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BPD self help - is it possible?

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i have BPD in addition to my bipolar and it's been untreated for years. i have recently been stabilized for the bipolar and since that's kind of sort of taken care of, i've been fighting overwhelmingly BPD symptoms daily, not functioning pretty much at all.

i can't afford a therapist. i can't get one institutionally; my country's mental health system's been taking hits and my psychiatrist will not refer.

is there something i can do. i am in pain daily. is there a book or another self-help resource i can use. i am new to this side of things. thanks.

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There's a really great website called dbtselfhelp.com that has a ton of info on dialectical behavioral therapy, one of the therapies that was developed for and has proven effectiveness for treating symptoms of BPD. Sometimes they do "closed" study groups via email.

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It's really frustrating that your psychiatrist won't refer you.  I am in Canada also, so I know how hard it can be to get care.  It's unfortunate because there are some programs for BPD in hospitals and such that would be free, but you'd need the referral.

What helped me was doing a lot of reading about BPD, including books that are more intended for providers, like Marsha Linehan's books (both the source textbook and the training manual).  I did a lot of reading about attachment and trauma, as well.  It helped me to understand myself better, which helped me have more compassion for myself and my symptoms, as well as gave me some insight into how I might approach managing them.  I also read some of the recent literature about psychotherapy for BPD, and what helps and what doesn't.

The book Getting Through the Day by Nancy Napier helped me a lot on the trauma side.  I also used The Dialectical Behaviour Therapy Skills Workbook, which is green.

I was part of this Yahoo skills practice group for a while: https://groups.yahoo.com/neo/groups/dbtclass/info

I didn't personally find it hugely useful but some people do and it gives some accountability in your skills practice.

Reading about mindfulness can also be useful.  I eventually took up meditation using the app Headspace, but it took me many years of treatment before I was able to do that.  However, reading about mindfulness in day to day life and using some of those approaches can be helpful in reducing suffering.

There is a DBT app for iPhone (idk if they have it for Android too) that has skills coaching and diary cards and I liked that a lot for a while.  It cost like 6 dollars or something when I got it.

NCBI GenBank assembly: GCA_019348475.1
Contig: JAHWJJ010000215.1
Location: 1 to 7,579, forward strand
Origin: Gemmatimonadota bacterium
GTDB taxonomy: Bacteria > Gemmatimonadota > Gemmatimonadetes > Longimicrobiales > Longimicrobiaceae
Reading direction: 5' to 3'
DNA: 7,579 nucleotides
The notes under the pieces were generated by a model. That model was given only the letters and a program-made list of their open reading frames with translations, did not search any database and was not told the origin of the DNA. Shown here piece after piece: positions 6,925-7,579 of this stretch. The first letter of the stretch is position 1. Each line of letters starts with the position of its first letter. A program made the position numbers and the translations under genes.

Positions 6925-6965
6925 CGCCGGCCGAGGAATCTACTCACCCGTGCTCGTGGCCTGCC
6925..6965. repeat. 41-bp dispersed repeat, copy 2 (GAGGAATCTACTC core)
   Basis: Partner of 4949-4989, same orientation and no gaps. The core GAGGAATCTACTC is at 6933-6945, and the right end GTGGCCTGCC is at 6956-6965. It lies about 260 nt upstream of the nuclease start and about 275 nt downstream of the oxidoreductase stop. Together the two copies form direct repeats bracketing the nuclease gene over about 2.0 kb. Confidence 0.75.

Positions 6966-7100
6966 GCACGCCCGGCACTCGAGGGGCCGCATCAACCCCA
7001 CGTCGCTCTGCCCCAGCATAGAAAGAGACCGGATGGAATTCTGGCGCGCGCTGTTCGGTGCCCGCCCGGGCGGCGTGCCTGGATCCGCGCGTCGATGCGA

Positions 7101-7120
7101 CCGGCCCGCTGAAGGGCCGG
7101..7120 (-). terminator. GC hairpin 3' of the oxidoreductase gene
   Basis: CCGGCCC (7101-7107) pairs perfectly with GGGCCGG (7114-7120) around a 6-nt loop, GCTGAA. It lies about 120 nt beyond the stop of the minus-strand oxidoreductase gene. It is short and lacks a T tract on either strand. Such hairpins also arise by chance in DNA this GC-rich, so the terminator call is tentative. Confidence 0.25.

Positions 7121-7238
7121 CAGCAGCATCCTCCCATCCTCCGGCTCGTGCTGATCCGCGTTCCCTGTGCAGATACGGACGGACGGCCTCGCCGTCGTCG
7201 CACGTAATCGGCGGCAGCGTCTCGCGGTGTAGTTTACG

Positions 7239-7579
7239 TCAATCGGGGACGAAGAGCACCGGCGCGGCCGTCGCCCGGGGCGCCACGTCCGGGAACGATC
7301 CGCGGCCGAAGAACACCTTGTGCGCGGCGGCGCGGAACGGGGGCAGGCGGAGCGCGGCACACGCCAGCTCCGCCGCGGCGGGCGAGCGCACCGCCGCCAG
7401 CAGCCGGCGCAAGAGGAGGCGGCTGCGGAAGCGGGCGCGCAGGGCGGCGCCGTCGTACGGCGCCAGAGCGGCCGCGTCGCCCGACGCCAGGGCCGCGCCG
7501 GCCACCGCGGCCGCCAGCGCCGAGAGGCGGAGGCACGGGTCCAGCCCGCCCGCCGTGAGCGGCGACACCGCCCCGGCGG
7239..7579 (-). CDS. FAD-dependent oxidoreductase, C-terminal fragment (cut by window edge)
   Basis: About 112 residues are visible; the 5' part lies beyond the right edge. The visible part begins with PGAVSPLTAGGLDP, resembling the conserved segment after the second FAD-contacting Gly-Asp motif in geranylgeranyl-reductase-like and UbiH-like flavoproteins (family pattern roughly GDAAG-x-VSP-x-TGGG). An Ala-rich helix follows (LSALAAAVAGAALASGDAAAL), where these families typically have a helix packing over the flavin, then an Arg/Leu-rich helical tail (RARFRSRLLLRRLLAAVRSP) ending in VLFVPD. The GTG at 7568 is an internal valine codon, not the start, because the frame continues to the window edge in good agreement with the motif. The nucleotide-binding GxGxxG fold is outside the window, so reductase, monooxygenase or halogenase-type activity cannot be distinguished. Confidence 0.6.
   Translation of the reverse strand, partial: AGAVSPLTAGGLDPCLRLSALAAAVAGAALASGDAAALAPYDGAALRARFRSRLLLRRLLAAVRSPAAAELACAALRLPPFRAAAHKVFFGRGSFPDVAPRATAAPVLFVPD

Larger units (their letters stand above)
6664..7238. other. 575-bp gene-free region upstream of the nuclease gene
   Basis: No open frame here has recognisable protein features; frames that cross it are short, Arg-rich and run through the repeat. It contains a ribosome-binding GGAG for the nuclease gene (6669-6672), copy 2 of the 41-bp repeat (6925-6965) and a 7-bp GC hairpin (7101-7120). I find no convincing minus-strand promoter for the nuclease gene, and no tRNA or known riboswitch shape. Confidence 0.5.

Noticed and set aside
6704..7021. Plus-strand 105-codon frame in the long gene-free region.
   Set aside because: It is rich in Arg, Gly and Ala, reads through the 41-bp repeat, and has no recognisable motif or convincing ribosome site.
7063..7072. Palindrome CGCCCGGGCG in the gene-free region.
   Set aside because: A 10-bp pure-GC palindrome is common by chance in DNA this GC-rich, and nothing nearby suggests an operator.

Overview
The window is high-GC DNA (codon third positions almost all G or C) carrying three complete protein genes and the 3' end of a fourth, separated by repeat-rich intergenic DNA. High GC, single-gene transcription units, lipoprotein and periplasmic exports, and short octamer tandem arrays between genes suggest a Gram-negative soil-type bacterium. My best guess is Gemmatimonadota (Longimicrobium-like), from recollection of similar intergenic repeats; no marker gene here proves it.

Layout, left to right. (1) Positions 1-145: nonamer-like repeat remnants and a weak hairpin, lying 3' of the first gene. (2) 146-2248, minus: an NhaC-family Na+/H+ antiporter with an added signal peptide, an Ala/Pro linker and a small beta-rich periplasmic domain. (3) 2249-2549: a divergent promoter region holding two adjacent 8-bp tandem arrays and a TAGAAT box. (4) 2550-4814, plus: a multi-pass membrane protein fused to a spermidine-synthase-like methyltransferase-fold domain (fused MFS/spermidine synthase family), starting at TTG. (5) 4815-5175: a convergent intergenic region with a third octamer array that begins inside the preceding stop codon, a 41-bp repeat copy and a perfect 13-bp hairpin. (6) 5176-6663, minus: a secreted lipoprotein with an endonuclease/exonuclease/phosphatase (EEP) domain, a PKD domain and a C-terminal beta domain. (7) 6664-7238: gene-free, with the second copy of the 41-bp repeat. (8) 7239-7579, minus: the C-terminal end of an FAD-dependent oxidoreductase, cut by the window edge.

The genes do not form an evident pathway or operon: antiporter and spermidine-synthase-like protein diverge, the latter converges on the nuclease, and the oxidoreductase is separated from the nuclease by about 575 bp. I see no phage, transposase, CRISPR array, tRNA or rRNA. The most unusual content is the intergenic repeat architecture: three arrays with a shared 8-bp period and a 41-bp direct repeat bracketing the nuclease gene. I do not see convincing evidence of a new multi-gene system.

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Self-help is variable. Depends how in touch with yourself and your symptoms and triggers you are, from my experience. And how motivated you are to make any effort, as well as willingness to change and or accept, wherever applicable. 

Therapy, treatment etc, full stop, for BPD, its effectiveness is almost entirely subjective and dependent on severity of symptoms, in my experience. For me, there are traits I have that won't ever change. I guess trying can show you what is changeable and what needs to be accepted, its different for all of us. 

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  • 3 weeks later...

"is there something i can do."

this is left of field advice for sure, however I've done clinical DBT, and it covers a lot of the bases:

Bikram Yoga.

here's what it's going to do for you:

1) you have to get organised enough to turn up, having drunk a liter of water, and not eaten for 2 hours beforehand.

2) you're going to be around other people

3) you're going to meditate.

4) you'll learn to deal with what seems like unbearable conditions

5) there will be breathing exercises.

6) you will fail. miserably. this is why its called a yoga practise.

7) there is no out to this - you're in a hot room for 90 minutes.

8) you'll need a shower.

if you've never done yoga or DBT, it's a bootcamp of sorts. most yoga places have a low cost trial - like $30 for 30 days for you to try, and while you do that, if you want to stick with it, you can volunteer with most centres (i know only of places that welcome anyone willing with open arms), and that will get you free yoga. 

yup. free therapy. neat, huh?

it's not for everyone, sure. but it's an option, particularly when you feel like you're running out of them.

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